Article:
Strategy

by Cees Quirijns on 25 July, 2011

Every company needs a strategy. A strategy for solving the most important challenges a company faces in its market.

Few companies actually have a strategy though. What they do typically have is a set of ambitions and/or goals and mistake these for strategies.

For example: “Our strategy is to become the leading provider of product X “. This is a goal, not a strategy. Strategy is a coherent set of actions that you should take in order to accomplish your goals. So how you will become the leading provider of product X.

One way to start, is to pinpoint the most important hurdles that you have to overcome in order to reach your goals. The next step is to detect ways to overcome those hurdles.

Whenever you have to answer that “How-question”, it becomes immediately clear that it requires making choices. There are always different paths to Rome.  So you have to decide. This is the path that I am going to follow. If you don’t make choices, you don’t have a strategy.

Making a choice is hard. It requires thorough analysis of the possibilities, picking the ones that are logically most beneficial, and gearing up specifically for that journey. It’s much easier to don’t do this hard work and simply start moving with everything we’ve got, only making decisions when the situation forces them upon us.

A good strategy isn’t a blue print though. It’s a substantiated hypothesis of how you think the world works, that nevertheless requires testing and, if necessary, restatement of the strategy when practice doesn’t meet theory. In other words: strategy is finding the most effective and efficient route to your goals, through focused trial-and-error.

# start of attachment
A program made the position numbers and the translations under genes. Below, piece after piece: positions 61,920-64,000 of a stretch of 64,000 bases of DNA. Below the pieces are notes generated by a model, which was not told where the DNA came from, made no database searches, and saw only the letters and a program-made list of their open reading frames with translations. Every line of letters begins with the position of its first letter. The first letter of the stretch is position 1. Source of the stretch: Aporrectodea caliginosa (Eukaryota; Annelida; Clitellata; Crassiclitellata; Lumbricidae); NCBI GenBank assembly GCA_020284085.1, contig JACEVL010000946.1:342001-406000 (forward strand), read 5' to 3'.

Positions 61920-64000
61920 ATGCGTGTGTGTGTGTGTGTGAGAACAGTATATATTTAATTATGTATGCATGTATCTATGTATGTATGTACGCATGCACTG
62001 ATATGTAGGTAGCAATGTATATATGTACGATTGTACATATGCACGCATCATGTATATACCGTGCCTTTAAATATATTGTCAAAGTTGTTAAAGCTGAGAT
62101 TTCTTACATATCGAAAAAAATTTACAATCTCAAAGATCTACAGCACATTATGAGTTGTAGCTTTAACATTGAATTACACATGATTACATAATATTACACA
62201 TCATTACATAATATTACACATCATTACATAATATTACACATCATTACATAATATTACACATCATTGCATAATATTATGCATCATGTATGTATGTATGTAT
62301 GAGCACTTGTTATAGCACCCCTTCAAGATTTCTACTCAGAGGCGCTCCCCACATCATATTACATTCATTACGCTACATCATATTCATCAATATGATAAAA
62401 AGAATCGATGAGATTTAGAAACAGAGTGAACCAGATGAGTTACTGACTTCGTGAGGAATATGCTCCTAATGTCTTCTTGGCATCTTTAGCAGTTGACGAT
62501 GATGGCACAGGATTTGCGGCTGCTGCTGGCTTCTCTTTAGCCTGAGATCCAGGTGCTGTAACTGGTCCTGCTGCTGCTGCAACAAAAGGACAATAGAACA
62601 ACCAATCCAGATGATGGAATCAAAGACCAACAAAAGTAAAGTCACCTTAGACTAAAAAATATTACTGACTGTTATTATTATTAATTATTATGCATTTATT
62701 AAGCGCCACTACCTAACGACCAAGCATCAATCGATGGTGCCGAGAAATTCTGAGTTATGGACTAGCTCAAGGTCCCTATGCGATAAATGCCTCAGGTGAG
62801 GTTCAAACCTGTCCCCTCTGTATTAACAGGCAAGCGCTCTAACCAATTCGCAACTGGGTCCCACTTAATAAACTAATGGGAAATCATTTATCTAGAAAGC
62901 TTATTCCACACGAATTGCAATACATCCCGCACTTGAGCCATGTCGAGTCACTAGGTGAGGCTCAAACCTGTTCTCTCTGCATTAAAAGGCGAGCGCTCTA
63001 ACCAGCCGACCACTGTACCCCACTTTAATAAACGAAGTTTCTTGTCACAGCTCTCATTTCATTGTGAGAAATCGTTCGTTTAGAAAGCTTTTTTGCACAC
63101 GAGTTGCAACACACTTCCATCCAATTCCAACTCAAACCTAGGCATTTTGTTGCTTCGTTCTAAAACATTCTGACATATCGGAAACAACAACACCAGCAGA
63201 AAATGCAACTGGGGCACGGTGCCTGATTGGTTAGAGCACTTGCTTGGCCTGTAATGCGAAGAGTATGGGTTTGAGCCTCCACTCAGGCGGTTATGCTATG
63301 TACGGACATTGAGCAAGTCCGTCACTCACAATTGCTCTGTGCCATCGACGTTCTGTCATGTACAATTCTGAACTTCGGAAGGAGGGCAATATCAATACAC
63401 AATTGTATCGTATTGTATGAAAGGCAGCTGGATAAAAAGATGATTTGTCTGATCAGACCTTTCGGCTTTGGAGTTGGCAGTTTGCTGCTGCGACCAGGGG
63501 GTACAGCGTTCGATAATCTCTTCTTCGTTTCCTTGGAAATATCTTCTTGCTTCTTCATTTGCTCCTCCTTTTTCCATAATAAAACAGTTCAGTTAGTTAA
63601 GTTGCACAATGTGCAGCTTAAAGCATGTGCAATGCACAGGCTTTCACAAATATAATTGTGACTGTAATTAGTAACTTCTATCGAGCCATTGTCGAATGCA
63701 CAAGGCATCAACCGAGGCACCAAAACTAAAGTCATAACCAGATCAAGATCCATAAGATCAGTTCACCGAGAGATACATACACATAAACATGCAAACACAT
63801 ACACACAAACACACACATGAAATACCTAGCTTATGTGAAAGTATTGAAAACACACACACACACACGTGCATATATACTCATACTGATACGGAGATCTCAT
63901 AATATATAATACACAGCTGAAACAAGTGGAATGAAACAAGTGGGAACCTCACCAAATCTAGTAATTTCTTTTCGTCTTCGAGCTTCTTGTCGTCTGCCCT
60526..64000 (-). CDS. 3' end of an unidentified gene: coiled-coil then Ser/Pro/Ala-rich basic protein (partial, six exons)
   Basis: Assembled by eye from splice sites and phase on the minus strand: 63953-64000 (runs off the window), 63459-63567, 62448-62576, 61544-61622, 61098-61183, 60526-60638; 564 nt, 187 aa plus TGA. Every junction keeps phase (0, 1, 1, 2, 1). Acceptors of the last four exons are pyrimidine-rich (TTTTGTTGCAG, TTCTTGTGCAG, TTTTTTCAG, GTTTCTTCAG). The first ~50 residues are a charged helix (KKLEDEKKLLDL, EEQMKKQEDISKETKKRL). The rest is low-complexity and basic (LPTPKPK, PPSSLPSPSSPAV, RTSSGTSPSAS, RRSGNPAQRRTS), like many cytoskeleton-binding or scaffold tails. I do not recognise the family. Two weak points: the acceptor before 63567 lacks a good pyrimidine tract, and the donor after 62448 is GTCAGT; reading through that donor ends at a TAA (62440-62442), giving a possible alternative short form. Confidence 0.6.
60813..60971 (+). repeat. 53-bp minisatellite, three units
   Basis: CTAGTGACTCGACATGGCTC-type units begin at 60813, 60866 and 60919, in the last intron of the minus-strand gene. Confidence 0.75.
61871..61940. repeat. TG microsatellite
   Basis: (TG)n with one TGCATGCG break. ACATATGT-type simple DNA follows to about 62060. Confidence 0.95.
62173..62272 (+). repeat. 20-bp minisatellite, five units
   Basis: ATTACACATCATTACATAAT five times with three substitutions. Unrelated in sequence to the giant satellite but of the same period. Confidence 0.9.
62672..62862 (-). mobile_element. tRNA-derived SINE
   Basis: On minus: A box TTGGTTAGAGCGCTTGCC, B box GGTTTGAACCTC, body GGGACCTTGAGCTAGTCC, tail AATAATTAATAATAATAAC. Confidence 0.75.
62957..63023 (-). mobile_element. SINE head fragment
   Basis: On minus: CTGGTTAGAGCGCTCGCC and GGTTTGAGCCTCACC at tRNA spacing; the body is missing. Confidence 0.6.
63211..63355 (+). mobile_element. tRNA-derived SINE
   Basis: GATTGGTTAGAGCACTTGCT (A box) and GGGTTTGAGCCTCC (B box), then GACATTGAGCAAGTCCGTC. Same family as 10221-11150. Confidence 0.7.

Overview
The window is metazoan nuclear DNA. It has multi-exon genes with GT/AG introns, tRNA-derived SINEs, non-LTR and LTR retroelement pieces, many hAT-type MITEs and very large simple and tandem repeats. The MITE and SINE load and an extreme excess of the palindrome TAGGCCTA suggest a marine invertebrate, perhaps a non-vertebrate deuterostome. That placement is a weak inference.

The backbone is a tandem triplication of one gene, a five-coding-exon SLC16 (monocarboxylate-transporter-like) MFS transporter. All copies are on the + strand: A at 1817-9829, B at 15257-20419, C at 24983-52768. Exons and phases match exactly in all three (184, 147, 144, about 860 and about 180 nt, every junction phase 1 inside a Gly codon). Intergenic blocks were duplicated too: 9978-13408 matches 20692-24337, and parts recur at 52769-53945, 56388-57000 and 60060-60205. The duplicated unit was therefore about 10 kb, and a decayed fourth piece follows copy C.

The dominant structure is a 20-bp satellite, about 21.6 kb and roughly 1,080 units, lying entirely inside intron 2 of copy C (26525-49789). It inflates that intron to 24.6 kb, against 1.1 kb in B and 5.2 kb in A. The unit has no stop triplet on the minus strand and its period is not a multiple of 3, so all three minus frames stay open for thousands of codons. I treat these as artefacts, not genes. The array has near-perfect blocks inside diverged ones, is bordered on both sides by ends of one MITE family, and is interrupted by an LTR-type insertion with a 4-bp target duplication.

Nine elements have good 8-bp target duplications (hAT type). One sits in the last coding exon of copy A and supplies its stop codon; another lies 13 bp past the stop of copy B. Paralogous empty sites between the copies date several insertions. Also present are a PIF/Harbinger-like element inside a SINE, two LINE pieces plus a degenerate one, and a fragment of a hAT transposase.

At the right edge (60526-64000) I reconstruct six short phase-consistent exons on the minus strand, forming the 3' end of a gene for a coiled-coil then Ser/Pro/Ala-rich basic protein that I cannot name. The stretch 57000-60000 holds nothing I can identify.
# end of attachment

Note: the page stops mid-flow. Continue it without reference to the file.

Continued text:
A good strategy takes into account everything you know and believe about shooting a specific moving target. This doesn’t quite guarantee a hit, but it surely beats the odds of taking a shot in the dark.

The problem with many company “strategies” is that of shooting in the dark; the belief that simply stating the desired end-state will mysteriously lead to actions that will accomplish that goal. This however seldom happens because it leads to scattering organization’s resources: people will either start running into all kinds of different directions, or they won’t do anything at all.

Good strategy is as much about creative vision as it is about concerted effort. And it is as much about diagnosis as it is about action.

Bad strategies merely set goals, refrain from making choices and result in management mumbo jumbo.

Good strategies identify the most important hurdles, come up with sound principles of how to overcome them, and culminate into a set of coherent and practical actions.

Before you dive into your next strategy session, take the above into account and read Richard Rumelt’s latest book for more guidance about what separates good from bad strategy.

Update 18 August 2011: Bloomberg wrote a nice summary of Rumelt’s book which is worth the read.

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